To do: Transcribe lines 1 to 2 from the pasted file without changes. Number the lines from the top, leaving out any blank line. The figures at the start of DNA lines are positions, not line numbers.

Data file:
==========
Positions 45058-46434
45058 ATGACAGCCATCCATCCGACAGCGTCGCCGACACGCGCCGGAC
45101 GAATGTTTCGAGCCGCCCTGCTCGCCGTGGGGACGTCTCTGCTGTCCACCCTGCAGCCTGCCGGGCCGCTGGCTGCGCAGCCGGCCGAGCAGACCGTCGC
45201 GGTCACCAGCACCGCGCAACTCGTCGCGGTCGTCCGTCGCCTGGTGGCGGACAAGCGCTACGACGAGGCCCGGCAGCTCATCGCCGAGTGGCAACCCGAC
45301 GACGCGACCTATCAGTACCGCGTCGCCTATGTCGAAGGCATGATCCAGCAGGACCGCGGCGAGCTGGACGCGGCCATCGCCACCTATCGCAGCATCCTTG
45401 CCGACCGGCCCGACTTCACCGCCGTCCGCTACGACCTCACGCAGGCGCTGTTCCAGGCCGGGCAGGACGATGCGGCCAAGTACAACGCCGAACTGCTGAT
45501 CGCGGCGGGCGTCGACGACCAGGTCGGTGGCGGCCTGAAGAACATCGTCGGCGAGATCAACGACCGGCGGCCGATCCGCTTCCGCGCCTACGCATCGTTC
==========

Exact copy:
Positions 45058-46434
45058 ATGACAGCCATCCATCCGACAGCGTCGCCGACACGCGCCGGAC